The Royal Family Hid Its Gems In A Cookie Tin During World War II

During World War II, the British Royal Family's crown jewels were hidden away in a location that has long been a secret — even to Queen Elizabeth II, who was then a young princess. But thanks to the new documentary The Coronation, the cat is finally out of the bag.

Contrary to popular belief, Britain's priciest baubles weren't locked away in a vault in Canada or a cave in Wales. As precaution against a possible Nazi invasion, King George VI stored them inside an unassuming container: a Bath Oliver cookie tin buried 60 feet under Windsor Castle's Sally Port.

Here, excavators built two steel chambers, where the tin was tucked away. But workers had to cover the dig at night in order to remain undetected by German pilots flying overhead.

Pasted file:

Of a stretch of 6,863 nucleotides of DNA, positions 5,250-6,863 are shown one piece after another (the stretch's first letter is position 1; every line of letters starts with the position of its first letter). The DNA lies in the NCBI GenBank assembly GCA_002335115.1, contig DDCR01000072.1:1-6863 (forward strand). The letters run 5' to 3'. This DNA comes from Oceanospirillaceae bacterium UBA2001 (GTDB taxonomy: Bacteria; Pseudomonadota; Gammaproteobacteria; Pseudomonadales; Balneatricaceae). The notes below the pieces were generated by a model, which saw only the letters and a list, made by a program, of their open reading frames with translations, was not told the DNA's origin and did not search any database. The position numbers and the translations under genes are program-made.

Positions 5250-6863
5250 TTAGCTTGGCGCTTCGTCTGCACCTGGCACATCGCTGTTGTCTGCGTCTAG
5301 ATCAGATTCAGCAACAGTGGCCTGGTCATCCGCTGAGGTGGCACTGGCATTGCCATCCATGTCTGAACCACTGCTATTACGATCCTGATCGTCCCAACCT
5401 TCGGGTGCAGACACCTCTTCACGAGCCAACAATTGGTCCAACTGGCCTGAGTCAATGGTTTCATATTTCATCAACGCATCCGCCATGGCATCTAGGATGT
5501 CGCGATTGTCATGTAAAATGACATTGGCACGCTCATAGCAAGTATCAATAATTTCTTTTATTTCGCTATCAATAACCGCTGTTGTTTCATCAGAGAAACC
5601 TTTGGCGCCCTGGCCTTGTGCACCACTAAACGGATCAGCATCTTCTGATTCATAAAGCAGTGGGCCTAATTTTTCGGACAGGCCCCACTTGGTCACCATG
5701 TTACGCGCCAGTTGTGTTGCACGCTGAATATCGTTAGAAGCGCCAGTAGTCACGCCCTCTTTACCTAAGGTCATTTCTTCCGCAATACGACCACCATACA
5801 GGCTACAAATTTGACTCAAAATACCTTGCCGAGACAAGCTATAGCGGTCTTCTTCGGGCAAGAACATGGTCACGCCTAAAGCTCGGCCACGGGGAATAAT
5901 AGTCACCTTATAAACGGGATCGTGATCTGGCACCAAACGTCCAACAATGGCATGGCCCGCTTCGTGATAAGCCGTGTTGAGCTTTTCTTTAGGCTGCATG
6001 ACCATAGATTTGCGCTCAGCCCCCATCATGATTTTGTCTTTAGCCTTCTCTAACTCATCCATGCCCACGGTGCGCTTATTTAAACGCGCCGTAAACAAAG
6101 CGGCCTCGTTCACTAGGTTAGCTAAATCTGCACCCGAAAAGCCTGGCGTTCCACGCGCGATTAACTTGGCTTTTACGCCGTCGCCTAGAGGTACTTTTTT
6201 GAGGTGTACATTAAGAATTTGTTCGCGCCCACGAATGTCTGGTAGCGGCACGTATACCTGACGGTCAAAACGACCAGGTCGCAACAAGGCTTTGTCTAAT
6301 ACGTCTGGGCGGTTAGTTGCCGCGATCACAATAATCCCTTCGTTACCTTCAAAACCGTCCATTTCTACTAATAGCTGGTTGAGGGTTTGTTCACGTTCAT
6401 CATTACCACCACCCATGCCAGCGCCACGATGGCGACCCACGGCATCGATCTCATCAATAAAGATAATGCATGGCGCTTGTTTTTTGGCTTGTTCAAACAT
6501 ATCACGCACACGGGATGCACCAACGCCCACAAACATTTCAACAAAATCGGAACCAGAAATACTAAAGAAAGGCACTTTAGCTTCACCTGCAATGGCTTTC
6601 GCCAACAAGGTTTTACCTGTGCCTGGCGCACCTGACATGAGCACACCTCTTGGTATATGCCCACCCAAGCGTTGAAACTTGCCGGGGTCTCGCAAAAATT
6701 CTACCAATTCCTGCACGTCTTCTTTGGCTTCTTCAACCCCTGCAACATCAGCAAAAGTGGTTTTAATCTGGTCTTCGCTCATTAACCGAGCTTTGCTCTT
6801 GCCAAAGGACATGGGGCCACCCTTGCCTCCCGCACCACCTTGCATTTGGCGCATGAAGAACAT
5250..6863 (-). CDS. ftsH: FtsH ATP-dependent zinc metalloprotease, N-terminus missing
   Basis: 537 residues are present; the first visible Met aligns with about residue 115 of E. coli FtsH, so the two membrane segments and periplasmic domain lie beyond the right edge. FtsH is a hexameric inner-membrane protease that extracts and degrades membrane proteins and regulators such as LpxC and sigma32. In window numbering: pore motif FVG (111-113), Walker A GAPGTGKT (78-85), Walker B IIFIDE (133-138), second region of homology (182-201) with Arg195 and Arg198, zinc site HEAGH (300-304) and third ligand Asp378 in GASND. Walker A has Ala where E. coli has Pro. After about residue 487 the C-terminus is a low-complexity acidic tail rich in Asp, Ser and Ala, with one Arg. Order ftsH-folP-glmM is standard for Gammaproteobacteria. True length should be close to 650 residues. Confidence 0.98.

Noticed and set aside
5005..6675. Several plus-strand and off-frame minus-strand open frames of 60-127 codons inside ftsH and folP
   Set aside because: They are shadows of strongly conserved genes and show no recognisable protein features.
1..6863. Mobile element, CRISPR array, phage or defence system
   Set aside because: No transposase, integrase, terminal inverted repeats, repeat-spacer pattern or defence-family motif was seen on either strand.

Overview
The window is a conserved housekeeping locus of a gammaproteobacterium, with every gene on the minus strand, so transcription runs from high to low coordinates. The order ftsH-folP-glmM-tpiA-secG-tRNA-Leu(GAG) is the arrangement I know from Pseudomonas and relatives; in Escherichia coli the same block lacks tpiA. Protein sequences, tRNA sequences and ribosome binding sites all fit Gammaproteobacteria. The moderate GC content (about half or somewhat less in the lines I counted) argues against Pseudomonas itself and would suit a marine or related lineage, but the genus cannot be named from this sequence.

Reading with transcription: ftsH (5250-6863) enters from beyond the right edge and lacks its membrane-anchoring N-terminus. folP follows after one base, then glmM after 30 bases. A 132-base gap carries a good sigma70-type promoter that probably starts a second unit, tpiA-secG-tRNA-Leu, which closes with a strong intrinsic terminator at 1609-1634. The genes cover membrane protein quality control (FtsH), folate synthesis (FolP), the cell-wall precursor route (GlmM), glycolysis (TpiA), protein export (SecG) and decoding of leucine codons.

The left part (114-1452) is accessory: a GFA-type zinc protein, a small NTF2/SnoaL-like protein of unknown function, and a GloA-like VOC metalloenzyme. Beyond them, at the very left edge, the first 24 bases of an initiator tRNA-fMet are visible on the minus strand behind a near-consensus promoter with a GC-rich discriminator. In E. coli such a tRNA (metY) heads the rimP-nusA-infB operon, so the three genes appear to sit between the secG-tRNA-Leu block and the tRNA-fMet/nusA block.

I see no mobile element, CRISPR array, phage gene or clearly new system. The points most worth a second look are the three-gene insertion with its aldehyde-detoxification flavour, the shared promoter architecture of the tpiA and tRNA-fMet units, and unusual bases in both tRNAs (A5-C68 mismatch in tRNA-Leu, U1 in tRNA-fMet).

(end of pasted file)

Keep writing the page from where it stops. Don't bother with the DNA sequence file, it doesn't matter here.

According to The Washington Post, the container's contents included two ginormous diamonds cut from the Cullinan Diamond (the largest gem-quality rough diamond ever found) — the Star of Africa, a 530-carat jewel on the queen's scepter, and the Second Star of Africa, a 66-facet, 314-carat diamond given to King Edward by the South African government — along with the Stuart Sapphire, which was prominent on the crown of Queen Victoria, and the Black Prince's Ruby, a 170-carat spinel worn by English monarchs since Henry V.

The Coronation aired in the U.S. January 14 at 8 p.m. on the Smithsonian Channel. For more British royalty trivia, here are fun food facts about the queen, Prince Philip, and Prince Charles.